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Iy1 2 THE OGDEN STANDARD: OGDEN, UTAH, TUESDAY, AUGUST 5. 1919.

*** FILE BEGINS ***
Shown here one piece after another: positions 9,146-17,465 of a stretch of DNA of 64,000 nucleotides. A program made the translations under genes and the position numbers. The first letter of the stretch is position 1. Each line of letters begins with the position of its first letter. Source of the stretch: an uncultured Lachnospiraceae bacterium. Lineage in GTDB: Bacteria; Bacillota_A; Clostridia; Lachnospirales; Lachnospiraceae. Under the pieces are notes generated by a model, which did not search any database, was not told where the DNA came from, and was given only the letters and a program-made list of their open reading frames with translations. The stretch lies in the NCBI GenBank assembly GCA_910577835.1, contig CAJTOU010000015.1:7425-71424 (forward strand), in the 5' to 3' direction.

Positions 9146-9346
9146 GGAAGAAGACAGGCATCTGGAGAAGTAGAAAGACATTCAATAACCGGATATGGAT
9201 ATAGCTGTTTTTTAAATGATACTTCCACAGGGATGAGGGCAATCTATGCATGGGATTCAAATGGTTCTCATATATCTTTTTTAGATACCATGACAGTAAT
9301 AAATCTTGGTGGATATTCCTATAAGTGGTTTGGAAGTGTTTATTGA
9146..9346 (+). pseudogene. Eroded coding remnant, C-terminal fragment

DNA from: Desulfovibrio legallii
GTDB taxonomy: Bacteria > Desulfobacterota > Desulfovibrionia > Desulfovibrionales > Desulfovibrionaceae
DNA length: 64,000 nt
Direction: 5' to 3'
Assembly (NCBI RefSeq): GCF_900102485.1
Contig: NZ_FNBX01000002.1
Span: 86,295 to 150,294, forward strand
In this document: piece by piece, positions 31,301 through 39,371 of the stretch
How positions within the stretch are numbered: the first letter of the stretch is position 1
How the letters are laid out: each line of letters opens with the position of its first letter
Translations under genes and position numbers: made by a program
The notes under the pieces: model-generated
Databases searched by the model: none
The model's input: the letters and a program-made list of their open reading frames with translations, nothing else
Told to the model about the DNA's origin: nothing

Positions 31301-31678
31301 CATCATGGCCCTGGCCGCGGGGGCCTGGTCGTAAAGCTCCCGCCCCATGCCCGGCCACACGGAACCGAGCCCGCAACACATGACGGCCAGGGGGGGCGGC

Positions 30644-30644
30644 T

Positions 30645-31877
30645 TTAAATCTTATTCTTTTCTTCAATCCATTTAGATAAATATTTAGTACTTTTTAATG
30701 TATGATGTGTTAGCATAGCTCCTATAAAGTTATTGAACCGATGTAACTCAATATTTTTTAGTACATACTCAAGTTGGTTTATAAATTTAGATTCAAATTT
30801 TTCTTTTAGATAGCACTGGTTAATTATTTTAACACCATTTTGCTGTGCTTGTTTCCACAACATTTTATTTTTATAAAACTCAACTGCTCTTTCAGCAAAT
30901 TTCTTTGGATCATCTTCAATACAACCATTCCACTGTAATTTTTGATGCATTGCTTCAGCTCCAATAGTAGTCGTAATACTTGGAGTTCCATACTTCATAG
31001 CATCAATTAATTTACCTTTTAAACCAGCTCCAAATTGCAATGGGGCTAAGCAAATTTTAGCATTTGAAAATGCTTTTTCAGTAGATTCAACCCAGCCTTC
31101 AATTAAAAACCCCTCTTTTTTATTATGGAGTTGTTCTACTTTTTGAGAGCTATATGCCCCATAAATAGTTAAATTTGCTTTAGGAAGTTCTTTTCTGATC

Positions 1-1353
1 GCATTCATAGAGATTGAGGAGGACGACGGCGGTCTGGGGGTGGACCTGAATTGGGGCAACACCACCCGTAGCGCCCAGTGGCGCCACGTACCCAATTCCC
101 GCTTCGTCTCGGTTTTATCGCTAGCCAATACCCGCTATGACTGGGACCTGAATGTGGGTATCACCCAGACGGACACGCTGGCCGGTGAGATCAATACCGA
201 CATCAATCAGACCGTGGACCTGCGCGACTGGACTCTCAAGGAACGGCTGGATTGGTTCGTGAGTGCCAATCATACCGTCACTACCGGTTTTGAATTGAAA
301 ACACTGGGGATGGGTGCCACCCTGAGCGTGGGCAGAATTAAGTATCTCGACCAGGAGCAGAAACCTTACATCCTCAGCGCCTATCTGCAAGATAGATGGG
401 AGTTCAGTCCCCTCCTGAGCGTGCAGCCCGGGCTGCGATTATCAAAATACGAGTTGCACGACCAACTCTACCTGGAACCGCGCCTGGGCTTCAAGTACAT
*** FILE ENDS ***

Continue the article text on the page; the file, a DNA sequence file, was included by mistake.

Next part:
III : 1 : ; ; pjj For Infant, and OMldren. II fe rs Know That !fl Genuine Castoria 'i pi 1 Bears the O V Kp-v Not N arc otic. fl & wir till Wl' v II If p ! SS VA For Over ... ; PLjsJ Thirty Years CASTORIA BJtaet Copy of Wrap II; SENATE DEBATES HIGH COST OF I LIVfNIN U. 1 ' j tVASHINGTON, Aug. A Discussion lL or the high cost of living was resumed " j in the senate today. Chairman Gronna 1 of the agriculture committee announc- ed thar he had called a committee ' meeting for tomorrow to discuss meaurses for reduction in the cost of livlntr. He said ho had no remed; t to offer, but declared that increase of Jjffc i wages and decrease of working hours i was not a panacea nor would govern- ment ownership or control of utilities solve the problem. Relation of the price of wheal to ;ir the cost of living was debated by sev- oral senators. Mr Gronna denied that ' ' the government':! wheat price guaran tee causes undue prices for bread. He i r fcas supported by Senators Kellogg wM I and Nelson, Republicans ol Mlnn i j who said wheat was being sold far Ink above the government's guarantee at .the principal terminals i V Senator Gronna declared that the pbltOTB and all dealers In food products ,!i ' "never made higher profits" than they ' o did under the food administration's i' 1 licensing plan during the war. Jji Senator Kirby, Democrat of Arkan- IH pas, asked if the government grain cor t poration was not now regulating prt- Ii "What is this man Barnes doing?" he asked. I "Mr. Barnes has be n criticized in1 JJ all the wheat states," Senator Gronna h answered, "for bearing down the price Be has made ever possible effort to I JjJ reduce prices." Senator Smith said if there was profitering, the Sherman act afforded an opportunity to break it up. He added that extravagance b most per sons was one cause of preaerit condi Qgf tious Senator McCumber. R. publican, of North Dakota, said flour at ;ll a bar rel was the "cheapest thing on earth hV lodaj - Senator I'm man. Democrat, Nevada, fold the senate Wheat and flour prices could not b' blamed on the pres. nt ad ihinistration He pointed out that President Wilson had vetoed a bill to fix wheat at $2 50 a bushel, forcing the $2.26 guarantee and declared the ad ministration had opposed the wheat fixing legislation. Senator Thomas. Democrat, Colo rado, observed that the high cost of living was world-wide and asked If any n 'tor could suggest how one nation alone could change conditions. Scnattor Sherman, Republican, Illi nois, said the meat packers were not responsible for high meat prices. WASHINGTON. Aug. 4 All rail road officials now in Washington were asked by Director-General Hlnes to meet with him at noon today for a con ference on the high coat of living. 00 "BAYER CROSS" ON GENUINE ASPIRIN "Bayer Tablets of Aspirin" to he genuine must be marked with the safe ty "Bayer Cross." Always buy an un 1 broken Bayer packago which contains proper directions to safely relieve (Headache. Toothache, Earache, Neu ralgia Colds and oain. Handy tin j boea of 12 tablets cost but a few cents at drug stores larger packages also. Aspirin is the trade mark of Bayer Manufacture, of Monoaceticaci j cester of isallcylicacid. JAPAN TO MAKE AN EXPLANATION WASHINGTON, Aug. 4 Information teached Washington today that a for imal statement fro mthe Japanese gov jfrnment on its intentions regarding the final disposition of the Shantunp. I China peninsula, will be made public very soon, The substance of the state ment has not been disclosed. oo Read the Clas?ified .Ads. Read the Classified Ads. II Begin Saving Early Stairt the saving habit now while you're young- ii jvill fill your later years with com fort, prosperity and happinet a -Manx of our most valued depositors and Wens began with the nlen Savings Bank and hai grown with the trl. n Savings Bank. OUR Ml Tl'A.L BENEFIT AND TRUST HAS INCREASED EVERY YEAR. Start an account in this bank today with $1.00 or more. Wc pay 4 per cent interest compounded quarterly f -v I MEMBER OF FEDERAL RESERVE I SYSTEM I OGDEN SAVINGS BANK' IS; ROBERT MAJOR TELLS OF EXPERIENCES WHILE WITH AMERICAN ARMY IN FRANCE Rohert V. Major, who saw service in France and published one of th'' army (Overseas papers, on his return home cave the Standard the following inti mate sketch of life in France as he saw It: 'The folks at home see only fhc military side of the American roldiers' accomplishments in France, but one who studied the gradual drifting of the Yankee into the French home life, de tectS an effort on the future of the world far greater than that of our vic tories on the battlefields. W hile the daily bulletins were tell ing of the growing American strength on the front, the little black-haired I "wondering stare at this big, eurlons s(r;mcerof whom she had be.ird much but seen little When he awkwardly offi red her a package of chewing gum to be followed next day by a bar of Hershey'g she waa lost in the mental confusion of custom and reality. Why should he gi e her those dainties wheh she didn't know what it was to have plain sugar even in peace times? Ho couldn't talk to her and she couldn't talk to him. Nevertheless, side b side, they could be seen strolling every Sunday down the long shady lanes. "The 'pollua1 returning on a furlouch from the front, found his sweetheart and sister entertaining a different view of life than before he left. They expected and demanded certain cour tesies which French antiquated cus toms granted only to the men. "In short, the American soldier, big and free. had. bv his actions, revealed to the French girls that the gnat I ideal which has made American what j it is, Is reverence for womanhood. "The American treated the little French girl just as be had treated the American girls. She, instead of expect ing more and more conslderat ion, wa.i 'awed and delighted to think that some I where in the world she was actually appreciated. "The climax came when Americans learned to speak understandable French, and told what their actions i had indicated. I "I remember last St. Patrick's day in I Dax, a pretty little town 60 miles south of Bordeaux, two companies of i the 20th engineers were waiting for I their string of cars to take them to r?-rilon ii v tar m !! rlra i inn Thiv vi l i the first Americans to arrive in this I little town and to s-how them a place in flip hearts of the people, more than ! 1 000 girls, old women and children gath ered at the depot to say a laM fan -v ell to the who had been so odd and 'interesting but a few months previous. I 'I saw a corporal from Montana I leaning against a tree. Clinging to his arm vvas a little dark-eyed, fair-j skinned girl of 17, her eyes swollen 1 from weeping. There was no noise j except the audible sound of sobbing. All around were similar sight.- "1 was in this same village three j months later. All animation so preva-: lent when we were there was dead., The same silent solemnity which has I marked the town for several hundreds jof years had again assumed control. , Rut nearly every girl I met, whether I j knew her or not, ran to me with a let jter she had received from the one who I had made one year of her life mean so j ; much nore. "The almost unpardonable mistake ; some of the soldiers make is Circulat ing the story that all French girls are bad. Were the conditions reversed land French soldiers brought to Amcr lice we would be very indignant if the ' French judged all our girls by those on j the streets of New York There are more than one hundred and sixty thou sand girls on the streets of Raris alone. They are not there because wantonly bad. I have talked to many and in e ery case they have lost a father, broth i er or a husbaud and have no home or position'. "During the last four months in France I attended the University of Poitiers and lived in the home of a professor of science in that institution. Wlun the 250 American students had finished their schooling and on July 1 were preparing to leave, the profes Isor's 7-year-old girl made this remark ;at the dinner table: 'Well, mother, it is goodbye to good times now. No more i dances, no more parties, with ihe I Americana goes all the animation and pleasure.' A peculiar change in feeling among the men was here shown. At the depot 'scores of young French soldiers and D erslty BtUdentS crowded around I the Americans, as did the girls and I wished them Godspeed. They came to 'our dances, etc., and learned our idea of innocent enJornent They, too, wore converted and dreaded to see un go. This was one of twelve L-rg French universities Which opened its doors to American soldieiSstudents after the ar mistice. Day of Peace. "I was in Paris on June 28, the day peace was signed. The population of Mi.- ci eai cltj turned out en masse and danced and celebrated until 6 next ' morning. "For the first time since I had been in France, 1 Law Americans, French and British arm In arm marching along the boulevards singing 1 Modclon de la Victiore." wun a Lorraine vain. "Peculiarly, the American voices were easily distinguishable. "A United States mar.ne secured a tattered American flag and started along the grand boulevard. His forces, augmented to several hundred men and girls. As we marched through the singing masses, the fellows would pull dlfferenl girls into our ranks I marched beside a girl in a Lorraine costume who could not speak a word of French but spoke good English and German When asked if she was glad Lorraine was French again, she re plied with that innate elevation of th eyebrows that revealed her French an cestry, 'Oh, a little!' Her lack of enthusiasm is very rep resentative of the spirit of the popula tion of Meiz, de6plte the general be lief that they are overjoyed at their return to France it is unfortunate, but. according to French residents with, whom I t.iikr.i in Metz. Qermsn) i ;i n Ished favors on'the two provinces in an attempt to win their good will and almost succeeded. "The French people are more sus ceptible to propaganda than the Amer j cans, by far "While in historical Sedan. I was' in a barber shop, the ared proprietor of which had remained there during .the entire German occupation In an swer to an inquiry, How did the Oer mans treat you?' he replied. 'Fine. They were polite and con Iderate! I learned later most of his customers were German and he made a great deul of money from thdr patronage. J "Just across Ihe street I went in'o another barber shop and made thoj jsame inquiry The shop proprietor j flew into a furious outburst of slander ous characterizations of the Germans during their occupation. I learned later , from iryn who knew and were morel soDer in (Tu-ir inougnis fnar ne nao I been jailed for two months because ho! 'refused to nay the customary wai tax levied by Uie Hun commander. "A strike at the pocket book seemed to decide the attitude of those in the occupied towns which were not de- , st roved. "In Coblens, Germany. I strolled past n group of little German children play I in tr something that resembled 'ring1 I around (he rosies.' I stopped to watch I Ithem and before I knew it three tiny girls were pulling on my arms to get; me to join in the circumnavigation of I their ring. I acquiesced and was bark j to childhood dnys nt the height of my j enjoyment when a big American mill tary policeman, with a luxurious grin on his face, touched me on the shoul der and said, 'Buddy, guess you'll have to cut tkat out, that's orders.' "'Cut what out'' I asked. t raternizmg witn the enemy' "It was hard to think of those little children as my enemies but J had to leave them. And the look they gave' 'my Informer of the law in 4.he occu-1 pied territory was not friendly While the Germans were shouting of their re public I strolled into a barber shop in Coblcnz. On the wall facing the door i I hung a huge picture of the kaiser in1 full armor. Before the door paced an American military policeman heavily armed. As long as he paces there, 1 they will continue to shout the virtues of their republic. "But from my observations in all the bridgeheads, 1 fear he result wh. n foreign occupation ends 'If America aligns herself with France and England. Germany will ' turn towards building up industrially instead of militarily because she is afraid of America but not of France and England. She fears to tamper with American public opinion On the other hand, should the U. S. re fuse to lend her moral strength to an alliance, she is sure tc have to lnd her military strength again in the hear future I had a long talk with a Ger man sergeant-major war. was a prls oner of war in Fere-en-Tanlenois. He talked pathetically of the condition to which the Allies had reduced his coun try and prophesied that if America would 'tend to her own business' and stay out of Europe thsro would never be peace His hatred fcr France and England was bitter, bui "ither his dis cretion, (my being an American) or his observation in battle, prevented his nasty views of America gaining ut terance. "With a party of 200 American news papermen, I traveled for six days over the battlefields where the Americans aisunguianea tnemsen . At ko magne, the largest Amctican cemetery, where some lO.dOU or 15.000 Ameri i cans are buried, 1 ran across the grave of a companion of mint who had I crossed the ocean on the same trans port and I remembered the then sim 1 pie incident when ho remarked as we I took our last look al ibe statue of Liberty, 'Wonder if I'ii ever see that again?' He never did. '1 was in Surenes cemetery Just out side of Paris on last Decoration day and heard President Wilson deliver the i memorial address. Before him a civil war veteran of 74 years, came to a trembling oalute as the president mounted the stand. Mr. Wilson was visibly moved and returned Ihe salute "At the close of his address, a I French mother, with tears streaming down her face, handed him a wreath! of flowers and asked bin. in 'the name, of the omthers of two million French boys who died on the battlefield' to j place it on the grave ru some "simple I Isoldat Americane' whoee aid saved their boys from dying in vaiu. "Another impressive incident of this! historical occasion was when Marshal Foch, also affected by this mother's i words, gripped President WHson's, hand and .-aid. "'Mr. President, perm. I me also to pay my humble tribute to the great' soldiers of our count rv. without whose' hard fighting and sacrifice we could, , never have won.' "Several thousand American soldiers were standing with bared head.s and j those nearest the President and Mar Ishal Foch though their faces were tanned and hardened, could not keep back the tears when Ihey saw their 'buddies' who could never go back , home with them and receive the wel- come of a grateful nation to her victor , lous soldiers. "The peasants and common people of France worship President Wilson i In him they see the iirst man since j ! , ! MAN'S BEST AGE A man is as old as his organs ; he can be as vigorous and healthy at 70 as at 35 if he aids hia organs in performing their functions. Keep your vital organs healthy with COLD MEDAL maana ! Th world's standard remedy for kidney, , liver, bladder and uric acid troubles , cine 1696 ; corrects disorders ; stimulates vital organs. All druggists, threw sizes. Look for ti name Cold Medal on every boa aad accept ao uallaUaa Jesus Christ who is fighting for t i r rights. But among the wealthier classes Wilson Is very unpopular. I even heard a girl, who was educated in London, say on a tra u coming from Paris, that she would '.-pit on Wilson if I should meet him .n the Street.1 Her lather is a multl millionaire who has been little affect"! by the war. "The week following Wilson's ond arrival in France, the Socialists planned ;i huge parade in Ivs honor It was stopped by troops dispatched at the order of Premier Clemenceau. The French censor squelched all news of the incident, by order of Clemenceau. "It took the IOuropeaut. two years to understand partly the nature ol the American soldier, and they have not yet come to understand our president. " 'A champion of the .writing man is a beautiful phrase," remarked a French newspaperman .o me, 'hut our statesmen laugh nt such a thing as any ruler being fool enough to Jeo pardize his own Interests and really try to be one. Wilson must learn that the milennium isn't' here, and money still talks.' 'That Is Ihe view of the big Inter ests which have sucked the life blood of the people for generations, but the latter a:e beginning to .;ee the light of a better day and they see it through the great window of Wood row Wilson." oo Why be Fat? Become Slim This Seoon TTarc you heard about the new sys tem for weight reduction? You may eat and drink all you need. There is no tedious exorcising. Taki a little cil of korein at mealtimes and when retiring; alo follow the simple, clear directions. A less of weight, ten to sixty pounds (whatevor you need to 'lose), may be expected by tbis safo and 1 pleasant system of fat reduction. At tho druggist's get. a small box of oil of korein cap9ules) and start at once. ! Bo of normal size, with good figure and attrarlivo appearance, agile, quick , svitted, healthier aDd more efficient. By reducing weight now you aro likely to a oid one or moro diseases, heart weak oess, siunstroke, apoplexy, etc, and to add many years to ynur life. Remem ber oil of korein. Become thin and itay so. Show others this advertisement. - Advertisement . j Scowcrefts Are to Build Warehouse At Idaho Falls Branching out with warehouse and wholesale grocery stock, John Scow croft & Sons company of Ogden. Is to erect a 150,000 building at Idaho Falls. The Post of Idaho Falls contains this description of the expanding enter prise of the big Ogden company: Flans for the erection of a $5't, 000 warehouse in Idaho Falls to house a $100,000 wholesale grocer stock to be brought here by the firm of John Scowcroft & Sons of tigden. were announced Friday by Heber Scowcroft, vice president of the organization, who has been, in Idaho Falls the past few days making final arrangements. Plans had been completed b this firm for a warehouse build ing to be erected on the propcm next to the beet sood company's warehouse, but later developments . made this location undesirable. An option was then secured for prop erty on Eastern avenue and plans will be made immediately for building operations to start. , I The present plans include a building to be 100x100x1-10 feet, the building to be strictly fire proof, with sprinkler systems' throughout and capable of housing a $100,000 stock of groceries, to be completed in November or Decem ber. This firm will then be instru mental in bringing sixty more peo ple to Idaho Falls as well as a j business that will extend over the entire Snake River valley, and which will bring to Idaho Falls thousands of dollars' worth of new business. Mr. Scowcroft also stated that they hoped in the future to bring part of their extensive manufac turing plant to Idaho Falls, but was unable to state when this part of the transfer could be made This firm, according to Mr. Scowcroft, had considered one oth er town In connection with Idaho Falls as a possible location for its warehouse, but due to ihe fact that Idaho Falls presents posslbll- i ities for the future which no other town could offer or duplicate, thoy decided to come here TENNIS SUMMARY. NEWPORT, 8 i . Aug. 4. Robert j Klnsey, San Francisco, defeated Cram Uiddle. Jr . hlladcdphiu. t-l, (i-0. J-4. Charles S. Garland, Pittsburgh, Pa.,! 4 s ' defeated C. M. Bulger. New York, 0 2. 6-0, 6-3 Alex G. Gravem, San Francisco, ds sled Ben Yamasaki, Japan, 6-1, 6-2, C 3. Wallace F Johnson, Philadelphia, eated Alfred S. Dabnov, Boston, C-2. C 3, 6-1. Major E. B Ilarran of England de feated Eugene Reyal, Newport (who substituted for F. T. Hunton of New York), 6-1. 6-3. 6-1. Ichaya Kumagae, Japanese, defeat ed Hoffman Nickerson, New "iork, 6-0, C O, 6 0. c J. Griffin, San Francisco, defeat ed Vincent E Richards of New' York, C-3, 6-2. 3-6. 8-6. ' R N. Danna, Providence defeatej G D Piddle, Philadelphia. 6-1. 6-0, 6-1 N. W Niles, Boston, defeated A. D. Champlin, Providence, 6-0, 6-0, 6-2. Hot Springs Are : To Be Kept Open During the Winter The Ctah Hot Springs resort will not close on the first of September las in former years, but will remain 'open during the entire winter period. I A roller skating rink and other (Changes will bo made in the enter I tainment program. The resort is now being conducted under the management of the Utah Idaho Central Railroad company As the inside pools may be used at any time ol ear, the bathing feature will not be eliminated from the winter plans. It is stated that the roller skatlnc rink will be opened this fall: and that special train service will be I maintained. . In addition to the skating, two dances a week will be given and oth er forms of entertainment provided Yesterday was reported to have been a record day in tho number of bathers who visited the resort. oo I BRUSSELS, Aug. 3. Brand Whit lock. United States minister to Bel glum, left today for the United States by way of Rotterdam. The newspa j pers today expressed the hope that) Mr. Whitlock will not be transferred to the embassy in Romr. (ME LOSSES 0j FOREST RANGES NOT LEE - There has been very few losses oM rattle or sheep on ihe national for-1 eats within this district of the forest ervlce, from hot weather and drouth, i according to District Forester L. knelpp The rattle, .specially, are! "Iding up nice;-,. 1 1 n I r present con-j editions. The .sheep ,tre sun"' ring slight-1 ; ly because of the fact that many of the j .'. eids which they fe.-, upon were in-j jured by the early frosts. It has been noticed, slated Mr.l Knelpp, that cattle during dry years,1 hold up exceed mgl well until the graz- j ine material i entirely exhausted. Cat- I lie are principally leeding on dry weeds and weeds m the extreme drl I areas, he said. oo j CAPTAIN HUDSON TO INSTRUCT A FLYING CORPS W VSHINGTON An-,, -l Captain j Donald Hu'l-on former'y a member of the fir.-' pur-uii i;rou of the Anier-J lean expeduionarj foro s in France, has been employed by Bolivia to on ganlze and instruct a "o ing corps ufl its army. It wa- .said ',- r. mrlay thatj Bolhla had decided to secure fnstrucfl Hon for its army b dNri: irgrri mcrj ican officers. Before the war the Bolivian aflfl most other South Aa e, . an arniies'J were trained largely af'.er ticrraanj methods fy i I Try Cico To-day Cico Paste is an international triumph of the Carter laboratories, made by an intricate process which is one of the most valuable secrets of the trade. There is no other paste like Cico that sticks so well, that is always ready for use, that requires no water well, that spreads so thin and evenly that is so generally well adapted for all uses in both office and home. CICO PASTE The Cico desk jar, illustrated here, is worthy of its calling. The brush is adjust able, reaching every corner of the con tainer. The brush guard keeps the paste off the fingers and on the job, and serves to seal the jar when the fa i screw cap is temporarily laid fir aside. The container exem- Qr plifies three Cico qualities, J economy, conve- f& niencc, efficiency. When Spread Thin g y ASK YOUR STATIONER j ; 'Tr..!i v. i.j, ' '-,J!m